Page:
Summer Preview: Northwestern Defensive Backs
Photo By RON JOHNSON/JOURNAL STAR
What happens when you take the Big Ten’s worst secondary from 2011 and take away three of its four starters? You are left with Northwestern’s 2012 defensive backfield.
While this may sound like a punch line, it is the reality of Northwestern football’s 2012 campaign and certainly no laughing matter for the program.
Last season the starters for the Wildcats (Ibraheim Campbell and Brian Peters at safety and Jordan Mabin and Jeravin Matthews at corner with four starts from Demetrius Dugar and one start from Daniel Williams) allowed opponents to complete 60.7% of their passes for 230.4 yards per game, the worst mark in the Big Ten. Peters, Matthews and Mabin were all seniors and graduated from the program.
Now Pat Fitzgerald will have to rely on a young and inexperienced group in the secondary. Outside of Ibraheim Campbell (Soph.) who started every game at safety for Northwestern last season, few players competing for the remaining three spots in the secondary have seen time as starters. In fact, the only two players that have started a game for Northwestern, Demetrius Dugar (Soph.) and Daniel Jones (Soph.), have a total of five starts between them.
That has made the competition for the three remaining starting spots intense throughout training camp. And while WildcatReport.com (http://northwestern.rivals.com/cdepthtext.asp)
lists Nick VanHoose (RS Fr.); Demetrius Dugar (Sr.); and Davion Fleming (Jr.) as the starting corners and other safety, respectively, defensive coordinator Mike Hankwitz told NUSports.com (http://www.nusports.com/sports/m-footbl/spec-rel/082412aaa.html) that the competition for starting spots is still open:
“[I]t’s kind of an on-going competition because we’ve got a lot of guys who want to play. DJ (Daniel Jones) has done some good things. And Nick (VanHoose) has done some nice things. And Quinn Evans has done some good things. So it’s a good place to be. When you’ve got competition, that keeps the pressure on and it brings out the best in everybody. They can’t just relax and assume they’ve got a spot locked up.”
Regardless of how Fitz and ‘Witz decide to set up the defensive backfield, it is impossible to predict how it will perform as a unit. The only known quantity is Ibraheim Campbell, who has been game-tested as a starter for a full 12-game season plus bowl. He struggled early in 2011, but showed a great deal of improvement as the year progressed.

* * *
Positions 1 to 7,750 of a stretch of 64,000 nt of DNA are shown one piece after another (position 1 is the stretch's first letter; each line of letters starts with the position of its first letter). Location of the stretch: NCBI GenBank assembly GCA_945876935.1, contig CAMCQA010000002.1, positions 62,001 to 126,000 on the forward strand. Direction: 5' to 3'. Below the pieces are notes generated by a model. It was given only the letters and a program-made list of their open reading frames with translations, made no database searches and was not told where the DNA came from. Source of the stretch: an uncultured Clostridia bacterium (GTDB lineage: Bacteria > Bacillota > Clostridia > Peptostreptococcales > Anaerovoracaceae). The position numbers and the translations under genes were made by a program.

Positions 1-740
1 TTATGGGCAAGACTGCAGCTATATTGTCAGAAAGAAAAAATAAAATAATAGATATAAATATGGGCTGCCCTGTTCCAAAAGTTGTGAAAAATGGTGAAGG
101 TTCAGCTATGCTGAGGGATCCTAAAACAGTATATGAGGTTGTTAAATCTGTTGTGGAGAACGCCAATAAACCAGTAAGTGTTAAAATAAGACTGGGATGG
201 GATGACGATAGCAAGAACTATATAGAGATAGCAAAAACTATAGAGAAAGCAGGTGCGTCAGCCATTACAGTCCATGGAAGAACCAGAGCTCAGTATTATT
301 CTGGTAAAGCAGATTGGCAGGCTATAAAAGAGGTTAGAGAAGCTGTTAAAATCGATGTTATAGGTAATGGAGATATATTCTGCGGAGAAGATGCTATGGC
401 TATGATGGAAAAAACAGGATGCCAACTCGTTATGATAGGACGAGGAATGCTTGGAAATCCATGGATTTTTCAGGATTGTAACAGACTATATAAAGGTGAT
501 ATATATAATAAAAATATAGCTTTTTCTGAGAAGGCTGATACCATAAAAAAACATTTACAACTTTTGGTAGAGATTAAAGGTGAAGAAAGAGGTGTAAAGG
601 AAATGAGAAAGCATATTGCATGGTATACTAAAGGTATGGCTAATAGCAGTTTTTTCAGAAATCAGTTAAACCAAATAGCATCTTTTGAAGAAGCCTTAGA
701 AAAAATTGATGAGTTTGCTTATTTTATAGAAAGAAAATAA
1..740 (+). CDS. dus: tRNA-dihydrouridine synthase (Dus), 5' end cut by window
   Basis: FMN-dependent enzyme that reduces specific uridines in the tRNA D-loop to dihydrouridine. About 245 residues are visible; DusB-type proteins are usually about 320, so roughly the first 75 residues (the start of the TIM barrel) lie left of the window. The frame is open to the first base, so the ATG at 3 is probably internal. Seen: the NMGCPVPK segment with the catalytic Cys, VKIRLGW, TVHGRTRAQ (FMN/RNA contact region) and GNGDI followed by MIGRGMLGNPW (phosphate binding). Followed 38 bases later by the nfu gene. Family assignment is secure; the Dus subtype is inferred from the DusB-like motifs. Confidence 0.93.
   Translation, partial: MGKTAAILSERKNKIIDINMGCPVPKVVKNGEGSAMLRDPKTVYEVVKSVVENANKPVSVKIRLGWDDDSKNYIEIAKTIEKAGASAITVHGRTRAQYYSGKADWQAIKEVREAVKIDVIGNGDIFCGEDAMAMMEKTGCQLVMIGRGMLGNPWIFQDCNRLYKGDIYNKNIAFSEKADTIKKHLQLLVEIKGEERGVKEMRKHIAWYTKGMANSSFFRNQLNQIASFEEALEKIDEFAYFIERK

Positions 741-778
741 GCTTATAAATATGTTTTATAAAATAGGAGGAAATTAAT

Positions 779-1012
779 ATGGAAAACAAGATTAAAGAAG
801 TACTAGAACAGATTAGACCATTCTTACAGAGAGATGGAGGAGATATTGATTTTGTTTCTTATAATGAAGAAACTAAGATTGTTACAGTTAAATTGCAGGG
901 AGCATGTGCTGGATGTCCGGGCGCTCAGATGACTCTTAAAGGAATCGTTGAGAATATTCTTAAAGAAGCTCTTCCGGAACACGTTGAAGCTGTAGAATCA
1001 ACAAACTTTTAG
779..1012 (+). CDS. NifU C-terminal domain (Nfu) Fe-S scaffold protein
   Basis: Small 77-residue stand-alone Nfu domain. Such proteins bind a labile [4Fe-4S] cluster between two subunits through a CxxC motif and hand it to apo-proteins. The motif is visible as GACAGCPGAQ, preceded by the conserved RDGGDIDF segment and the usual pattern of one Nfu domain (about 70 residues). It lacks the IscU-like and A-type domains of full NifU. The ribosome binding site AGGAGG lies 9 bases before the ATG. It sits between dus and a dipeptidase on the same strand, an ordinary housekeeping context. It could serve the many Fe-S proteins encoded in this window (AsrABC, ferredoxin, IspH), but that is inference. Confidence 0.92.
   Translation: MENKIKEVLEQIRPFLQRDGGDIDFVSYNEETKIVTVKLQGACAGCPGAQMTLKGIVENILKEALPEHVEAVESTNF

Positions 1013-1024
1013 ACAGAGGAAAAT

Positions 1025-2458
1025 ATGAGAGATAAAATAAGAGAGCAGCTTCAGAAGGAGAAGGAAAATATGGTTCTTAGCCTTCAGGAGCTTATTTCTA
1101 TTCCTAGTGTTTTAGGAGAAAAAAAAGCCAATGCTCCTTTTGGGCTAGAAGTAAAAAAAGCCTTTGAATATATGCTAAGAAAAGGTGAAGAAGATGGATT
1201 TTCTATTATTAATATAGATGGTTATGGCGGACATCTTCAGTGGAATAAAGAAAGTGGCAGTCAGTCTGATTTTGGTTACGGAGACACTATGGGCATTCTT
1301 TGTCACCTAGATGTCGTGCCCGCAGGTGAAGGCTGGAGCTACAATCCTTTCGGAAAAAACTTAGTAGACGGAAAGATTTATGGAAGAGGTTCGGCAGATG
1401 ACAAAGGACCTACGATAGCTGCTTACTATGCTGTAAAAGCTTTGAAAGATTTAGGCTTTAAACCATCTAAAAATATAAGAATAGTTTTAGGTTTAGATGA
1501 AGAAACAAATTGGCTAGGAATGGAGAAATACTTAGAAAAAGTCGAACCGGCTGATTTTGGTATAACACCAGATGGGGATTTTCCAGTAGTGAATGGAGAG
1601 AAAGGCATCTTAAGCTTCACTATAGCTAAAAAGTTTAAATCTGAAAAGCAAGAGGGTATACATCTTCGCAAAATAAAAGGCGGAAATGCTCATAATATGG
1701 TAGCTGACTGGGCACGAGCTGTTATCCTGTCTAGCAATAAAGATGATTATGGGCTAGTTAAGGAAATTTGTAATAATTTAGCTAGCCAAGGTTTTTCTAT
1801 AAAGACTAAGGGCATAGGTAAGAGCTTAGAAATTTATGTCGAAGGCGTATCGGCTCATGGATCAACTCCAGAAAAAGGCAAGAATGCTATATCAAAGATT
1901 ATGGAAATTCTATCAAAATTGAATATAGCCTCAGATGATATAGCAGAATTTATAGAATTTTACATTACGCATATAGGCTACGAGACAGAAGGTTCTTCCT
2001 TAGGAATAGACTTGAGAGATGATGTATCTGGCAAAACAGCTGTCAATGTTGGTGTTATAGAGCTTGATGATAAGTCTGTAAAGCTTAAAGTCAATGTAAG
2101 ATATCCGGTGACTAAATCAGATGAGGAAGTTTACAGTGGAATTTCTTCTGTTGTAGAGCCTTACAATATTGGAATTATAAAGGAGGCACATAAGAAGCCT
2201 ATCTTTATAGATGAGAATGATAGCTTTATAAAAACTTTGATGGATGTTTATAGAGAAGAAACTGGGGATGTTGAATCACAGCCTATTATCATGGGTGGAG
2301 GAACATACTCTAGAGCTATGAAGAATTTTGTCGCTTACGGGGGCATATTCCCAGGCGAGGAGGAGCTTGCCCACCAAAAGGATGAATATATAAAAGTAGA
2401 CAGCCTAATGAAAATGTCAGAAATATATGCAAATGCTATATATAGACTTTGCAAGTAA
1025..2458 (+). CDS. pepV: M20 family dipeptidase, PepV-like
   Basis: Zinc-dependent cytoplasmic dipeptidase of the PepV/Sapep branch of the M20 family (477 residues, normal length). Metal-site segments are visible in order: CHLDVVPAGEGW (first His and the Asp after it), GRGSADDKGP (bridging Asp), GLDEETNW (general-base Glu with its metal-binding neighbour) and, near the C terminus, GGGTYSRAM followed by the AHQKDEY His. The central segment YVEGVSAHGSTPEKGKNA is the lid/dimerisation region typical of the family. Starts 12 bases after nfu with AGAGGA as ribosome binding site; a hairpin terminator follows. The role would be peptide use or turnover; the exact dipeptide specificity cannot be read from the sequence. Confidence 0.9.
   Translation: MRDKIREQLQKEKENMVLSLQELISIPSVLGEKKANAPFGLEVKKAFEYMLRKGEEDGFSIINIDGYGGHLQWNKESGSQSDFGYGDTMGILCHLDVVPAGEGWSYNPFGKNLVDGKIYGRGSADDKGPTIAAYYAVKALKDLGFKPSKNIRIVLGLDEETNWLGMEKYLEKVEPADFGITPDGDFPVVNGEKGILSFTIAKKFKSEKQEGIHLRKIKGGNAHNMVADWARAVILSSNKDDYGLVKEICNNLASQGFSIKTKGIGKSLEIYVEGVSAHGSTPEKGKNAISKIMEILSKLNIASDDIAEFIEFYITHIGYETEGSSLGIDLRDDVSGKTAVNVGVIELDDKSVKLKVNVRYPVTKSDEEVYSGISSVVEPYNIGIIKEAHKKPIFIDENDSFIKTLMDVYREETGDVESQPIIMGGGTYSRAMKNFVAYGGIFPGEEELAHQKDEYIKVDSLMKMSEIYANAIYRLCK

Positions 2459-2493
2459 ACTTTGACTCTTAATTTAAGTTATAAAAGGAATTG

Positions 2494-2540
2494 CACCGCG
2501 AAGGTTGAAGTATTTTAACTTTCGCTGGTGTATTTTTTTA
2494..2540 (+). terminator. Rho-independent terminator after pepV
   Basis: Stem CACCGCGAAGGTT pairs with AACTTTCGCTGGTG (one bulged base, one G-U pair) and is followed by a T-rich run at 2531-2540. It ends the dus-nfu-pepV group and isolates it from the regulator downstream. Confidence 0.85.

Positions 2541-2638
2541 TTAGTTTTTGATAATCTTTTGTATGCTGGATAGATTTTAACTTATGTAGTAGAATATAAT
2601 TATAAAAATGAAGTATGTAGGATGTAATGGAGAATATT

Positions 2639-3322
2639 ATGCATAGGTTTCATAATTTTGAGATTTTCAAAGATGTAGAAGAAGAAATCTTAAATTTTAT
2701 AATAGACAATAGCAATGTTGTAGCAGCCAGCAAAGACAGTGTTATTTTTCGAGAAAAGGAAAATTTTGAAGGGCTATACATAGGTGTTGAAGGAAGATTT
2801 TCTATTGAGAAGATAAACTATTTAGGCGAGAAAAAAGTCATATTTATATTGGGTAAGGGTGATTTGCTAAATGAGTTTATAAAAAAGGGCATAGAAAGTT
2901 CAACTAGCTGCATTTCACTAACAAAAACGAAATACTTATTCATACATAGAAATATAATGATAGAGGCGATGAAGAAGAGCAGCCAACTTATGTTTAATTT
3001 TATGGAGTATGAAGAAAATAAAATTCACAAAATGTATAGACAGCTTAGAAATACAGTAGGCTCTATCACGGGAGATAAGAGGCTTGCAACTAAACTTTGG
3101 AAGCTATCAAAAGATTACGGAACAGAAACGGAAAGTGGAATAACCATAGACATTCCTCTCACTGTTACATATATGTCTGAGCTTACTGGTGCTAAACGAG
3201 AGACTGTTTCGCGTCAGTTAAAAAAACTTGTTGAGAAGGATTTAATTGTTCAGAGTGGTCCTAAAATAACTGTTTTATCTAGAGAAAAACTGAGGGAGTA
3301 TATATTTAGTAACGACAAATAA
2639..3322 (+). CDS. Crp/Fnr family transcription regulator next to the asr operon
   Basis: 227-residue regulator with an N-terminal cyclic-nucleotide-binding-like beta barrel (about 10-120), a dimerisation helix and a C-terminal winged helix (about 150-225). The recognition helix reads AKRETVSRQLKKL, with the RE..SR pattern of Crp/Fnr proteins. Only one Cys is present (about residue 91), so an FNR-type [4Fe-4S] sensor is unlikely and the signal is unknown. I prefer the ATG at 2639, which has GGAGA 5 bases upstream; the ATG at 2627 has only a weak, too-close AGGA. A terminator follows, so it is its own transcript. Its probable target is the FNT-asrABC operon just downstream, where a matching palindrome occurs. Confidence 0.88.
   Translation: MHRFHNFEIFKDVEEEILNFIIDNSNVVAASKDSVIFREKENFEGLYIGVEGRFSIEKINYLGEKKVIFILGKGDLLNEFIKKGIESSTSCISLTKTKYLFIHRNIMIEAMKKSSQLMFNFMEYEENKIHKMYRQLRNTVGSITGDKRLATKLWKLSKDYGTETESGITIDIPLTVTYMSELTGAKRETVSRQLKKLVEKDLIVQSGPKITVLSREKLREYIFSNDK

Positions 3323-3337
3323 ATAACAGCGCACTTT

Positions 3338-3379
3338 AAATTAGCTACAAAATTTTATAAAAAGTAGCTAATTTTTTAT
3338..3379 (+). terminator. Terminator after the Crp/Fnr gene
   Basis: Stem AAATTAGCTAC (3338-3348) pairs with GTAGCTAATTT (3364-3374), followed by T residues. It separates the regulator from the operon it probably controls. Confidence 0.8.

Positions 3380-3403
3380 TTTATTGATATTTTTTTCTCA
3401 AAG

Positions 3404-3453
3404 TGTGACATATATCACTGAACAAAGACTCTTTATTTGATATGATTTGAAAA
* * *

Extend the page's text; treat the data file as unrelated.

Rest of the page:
Maybe the most crucial area of his development has come as a leader, which Pat Fitzgerald noted to NUSports.com (http://www.nusports.com/sports/m-footbl/spec-rel/082412aaa.html) will be crucial in commanding an inexperienced group in 2012.
“I really like the job Ibraheim Campbell’s been doing back there as our leader. A guy who had a lot of experience a year ago, maybe a little bit before he was ready. But he learned through that, gained experience, and now he’s really doing a great job leading back there. So I’m pleased with where that group’s at right now.”
The rest of the group remains largely unpredictable. That unpredictability can be seen as a positive: a new group coming in to turn over a new leaf and replace the old one that was so porous, or a far more frightening negative: this secondary could be even worse than one that was last in the conference just a season ago.
Dugar has started before but time will tell how he handles starting a full season. Nick VanHoose, the other projected starter at cornerback, has impressed Fitzgerlad at camp Kenosha, as WildcatReport.com notes (http://northwestern.rivals.com/content.asp?cid=1396379). Quinn Evans (Sr.), a graduate student transfer from Stanford who started one game in his career with the Cardinal, adds some maturity and playing experience to the group.
For the rest of the secondary, Northwestern fans will have to take a wait-and-see approach and make judgments as the year progresses.
Given the weakness of the secondary unit last year and the inexperience coming in this season, expect teams to challenge them early in games and continue to throw the ball until Northwestern can stop them. The scary thought that keeps creeping in is that they won’t be able to stop opposing passers and 2012 will turn in 2011 revisited.
It’s tough to know what to expect from this secondary and it won’t be until the game one against Syracuse that Coach Fitzgerald and his staff will have an answer.